Israel: overcoming a diluted produce industry

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Israel: overcoming a diluted produce industry

Israel has managed to keep fruit and vegetable shipment volumes steady since the bankruptcy of leading shipper Agrexco in 2011, but the country's export promotion agency sees challenges ahead from a changing grower structure.

Ofer Sachs

Ofer Sachs

Israeli Export Institute CEO Ofer Sachs told Agrexco was very innovative in bringing new products to market that could yield good prices, but without the company around the industry had to find new ways to add value.

The overall grower structure has also become more diluted over the last couple of years. Click here for a list of Israeli exporters.

"Instead of seven or nine big players and 50-60 small and medium players, we have now about 150 small and medium players and four or five big players. There are now a lot of small companies that want to find their way," he said during Fruit Logistica in Berlin.

"From this respect Israel is under some changes of course in how farmers conduct themselves, and we are happy to see that at the end of the day the changes are not significant.

"Europe is still our target market but because of the situation there it becomes more difficult to increase our exports there - then the farmers and the companies need to find some solutions, like Russia, like the Far East, like the former Soviet Union countries."

He adds that Russia now takes in a "significant chunk" of Israel's fruit exports.

Sachs highlights the country's avocado industry is still very big and growing, along with increasing clementine volumes, while Israel has also found a place in markets for sweet peppers, tomatoes, mangoes, litchis and other exotic fruits.

"We also export fresh herbs, potatoes, carrots and many niche products, and we are trying to use some opportunities in the market to penetrate with high quality but low quantity products."

Water and competition

Because of Israel's water issues, almost all vegetables come from protected farming, and the country is famous for advanced irrigation techniques.

"We are reclaiming 80% of our water to agriculture, which means the water that comes out of the big metropolises are being purified, treated and delivered for secondary use in the agricultural sector.

"No other country is doing the same, but on the other hand we are desalinating water from the Mediterranean - all that of course has a very strong impact on the price of the water we are using and the price of the product.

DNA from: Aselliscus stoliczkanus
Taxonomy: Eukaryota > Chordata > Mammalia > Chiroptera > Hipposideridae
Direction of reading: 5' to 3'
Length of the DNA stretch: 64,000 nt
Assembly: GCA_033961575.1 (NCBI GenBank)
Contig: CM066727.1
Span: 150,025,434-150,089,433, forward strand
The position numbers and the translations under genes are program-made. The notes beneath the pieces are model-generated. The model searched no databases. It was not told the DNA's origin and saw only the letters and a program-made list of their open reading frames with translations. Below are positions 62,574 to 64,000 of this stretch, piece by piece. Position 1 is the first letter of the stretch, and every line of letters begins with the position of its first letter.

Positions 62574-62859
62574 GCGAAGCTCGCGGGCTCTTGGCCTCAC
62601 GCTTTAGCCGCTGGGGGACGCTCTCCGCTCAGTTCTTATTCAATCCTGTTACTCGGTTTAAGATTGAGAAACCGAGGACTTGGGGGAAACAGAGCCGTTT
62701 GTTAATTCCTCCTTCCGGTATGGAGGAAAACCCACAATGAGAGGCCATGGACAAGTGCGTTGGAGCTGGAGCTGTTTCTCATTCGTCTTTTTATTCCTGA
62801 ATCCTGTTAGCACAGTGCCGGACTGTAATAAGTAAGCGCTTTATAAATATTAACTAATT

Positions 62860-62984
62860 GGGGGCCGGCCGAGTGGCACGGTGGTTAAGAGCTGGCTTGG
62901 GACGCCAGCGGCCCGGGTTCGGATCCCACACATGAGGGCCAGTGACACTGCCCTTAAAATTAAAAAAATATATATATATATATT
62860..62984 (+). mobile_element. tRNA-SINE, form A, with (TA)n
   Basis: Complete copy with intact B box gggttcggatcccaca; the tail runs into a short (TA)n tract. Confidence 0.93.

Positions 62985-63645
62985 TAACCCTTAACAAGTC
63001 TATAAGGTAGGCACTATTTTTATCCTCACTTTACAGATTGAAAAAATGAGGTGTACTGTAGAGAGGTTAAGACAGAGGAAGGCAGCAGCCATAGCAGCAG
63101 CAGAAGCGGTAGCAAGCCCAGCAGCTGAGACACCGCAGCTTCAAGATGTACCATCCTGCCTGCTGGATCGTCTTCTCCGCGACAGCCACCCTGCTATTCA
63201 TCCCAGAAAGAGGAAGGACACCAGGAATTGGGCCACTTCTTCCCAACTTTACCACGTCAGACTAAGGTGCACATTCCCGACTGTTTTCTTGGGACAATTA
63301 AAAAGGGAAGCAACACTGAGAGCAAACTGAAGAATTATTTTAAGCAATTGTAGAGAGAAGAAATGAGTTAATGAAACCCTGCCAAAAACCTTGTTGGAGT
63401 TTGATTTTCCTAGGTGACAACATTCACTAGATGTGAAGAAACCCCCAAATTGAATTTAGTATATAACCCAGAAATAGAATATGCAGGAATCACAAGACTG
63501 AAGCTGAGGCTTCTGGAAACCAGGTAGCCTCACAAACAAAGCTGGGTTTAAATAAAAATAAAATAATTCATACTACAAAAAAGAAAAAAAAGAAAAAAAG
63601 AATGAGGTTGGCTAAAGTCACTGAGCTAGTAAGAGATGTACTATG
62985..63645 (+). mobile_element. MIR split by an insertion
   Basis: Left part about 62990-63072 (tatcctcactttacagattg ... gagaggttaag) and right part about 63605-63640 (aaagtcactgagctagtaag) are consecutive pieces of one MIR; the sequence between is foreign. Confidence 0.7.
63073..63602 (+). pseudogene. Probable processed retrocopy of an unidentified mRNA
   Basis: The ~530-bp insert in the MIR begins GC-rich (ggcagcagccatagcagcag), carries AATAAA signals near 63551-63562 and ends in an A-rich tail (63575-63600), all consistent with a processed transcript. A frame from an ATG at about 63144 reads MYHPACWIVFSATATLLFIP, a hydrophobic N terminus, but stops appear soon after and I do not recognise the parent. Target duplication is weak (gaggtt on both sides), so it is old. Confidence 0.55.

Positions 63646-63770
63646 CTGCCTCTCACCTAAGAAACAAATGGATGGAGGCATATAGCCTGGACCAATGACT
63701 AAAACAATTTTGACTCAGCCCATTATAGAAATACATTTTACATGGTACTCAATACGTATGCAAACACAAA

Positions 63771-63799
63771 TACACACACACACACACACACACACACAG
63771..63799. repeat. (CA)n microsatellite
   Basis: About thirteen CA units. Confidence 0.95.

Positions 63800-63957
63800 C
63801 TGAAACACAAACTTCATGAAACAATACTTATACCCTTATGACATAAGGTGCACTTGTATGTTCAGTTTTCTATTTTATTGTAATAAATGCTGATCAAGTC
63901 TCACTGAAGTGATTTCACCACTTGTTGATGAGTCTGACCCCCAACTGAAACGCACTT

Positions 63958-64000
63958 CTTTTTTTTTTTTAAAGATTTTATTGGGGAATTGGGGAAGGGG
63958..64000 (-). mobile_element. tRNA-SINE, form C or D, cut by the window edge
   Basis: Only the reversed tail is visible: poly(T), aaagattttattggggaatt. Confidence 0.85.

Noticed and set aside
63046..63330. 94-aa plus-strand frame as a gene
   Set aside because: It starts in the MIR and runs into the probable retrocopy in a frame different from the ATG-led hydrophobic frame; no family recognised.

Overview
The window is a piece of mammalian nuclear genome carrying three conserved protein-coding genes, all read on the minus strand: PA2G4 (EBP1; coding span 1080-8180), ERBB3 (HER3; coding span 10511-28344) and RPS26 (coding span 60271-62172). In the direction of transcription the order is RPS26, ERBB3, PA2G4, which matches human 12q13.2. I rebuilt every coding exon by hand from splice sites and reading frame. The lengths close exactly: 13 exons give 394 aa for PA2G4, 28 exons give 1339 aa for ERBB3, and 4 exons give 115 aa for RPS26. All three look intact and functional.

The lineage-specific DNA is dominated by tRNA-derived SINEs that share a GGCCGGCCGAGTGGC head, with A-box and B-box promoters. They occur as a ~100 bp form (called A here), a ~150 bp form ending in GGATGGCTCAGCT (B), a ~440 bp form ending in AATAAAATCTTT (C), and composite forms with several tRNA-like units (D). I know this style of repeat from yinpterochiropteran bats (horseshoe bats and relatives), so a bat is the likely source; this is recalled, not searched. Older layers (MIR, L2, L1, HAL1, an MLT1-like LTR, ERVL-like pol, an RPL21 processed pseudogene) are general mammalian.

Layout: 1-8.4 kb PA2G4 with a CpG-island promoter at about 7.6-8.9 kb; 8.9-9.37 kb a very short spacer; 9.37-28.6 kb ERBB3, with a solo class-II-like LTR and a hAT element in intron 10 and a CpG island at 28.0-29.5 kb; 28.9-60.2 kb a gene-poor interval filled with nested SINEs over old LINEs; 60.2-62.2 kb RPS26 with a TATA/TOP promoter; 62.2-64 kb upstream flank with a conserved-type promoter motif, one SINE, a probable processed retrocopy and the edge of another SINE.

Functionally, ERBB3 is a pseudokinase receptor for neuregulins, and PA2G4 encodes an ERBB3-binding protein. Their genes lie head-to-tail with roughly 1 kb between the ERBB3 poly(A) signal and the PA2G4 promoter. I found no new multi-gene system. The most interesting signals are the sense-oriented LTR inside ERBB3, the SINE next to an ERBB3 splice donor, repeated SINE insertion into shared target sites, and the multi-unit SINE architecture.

"It means that only high quality and good prices of our products are actually economically feasible."

These high costs means Israel tries to avoid direct competition with growers in north African countries, the Netherlands and Spain, but with the latter it has managed to compete well in avocados.

Labor supply

He adds Israel's farm labor is mostly supplied by foreign workers, with the government setting strict standards that can be costly.

"They come for temporary periods of three or four years, especially from the Far East, Thailand, Vietnam, Sri Lanka, and the labor law in Israel sets a minimum wage which is quite high, at €1,000 (US$1,335) per month.

"On top of that you need to pay for the accommodation, food, and additional taxes because the government on the other hand wants to decrease the number of non-Israeli workers.

"This is because they want to bring unemployed Israelis into this market, but of course they are not running to pick up the fruits from the trees.

Political issues

Sachs emphasizes that conflicts in Israel have had "zero influence" on the ability of growers to produce, or to get to market on time.

"The things that appear in the media that are very dramatic are not always so dramatic in real life," he says.

He says Israel does not export enough fruit and vegetables to the logical market geographically of the Middle East.

"In this respect there is a political issue, because they don’t always want to buy products from Israel.

"All of us want to see the day in which a truck can cross the border into Jordan and go immediately into the Gulf countries – it’s so obvious, it’s something that everyone wants to see, but we’re still not there."

On the final day of Fruit Logistica, protesters from BDS (boycotts, divestment and sanctions) Berlin stood in front of the conference hall calling for a boycott of Israeli produce from European supermarkets until the country complies with international law and gives rights to Palestinians.

"It worked against the apartheid in South Africa, so why can't it work now?" one protester told

Last year, British supermarket Co-op announced a ban on any products from Israeli suppliers known to source from settlements in the West Bank.

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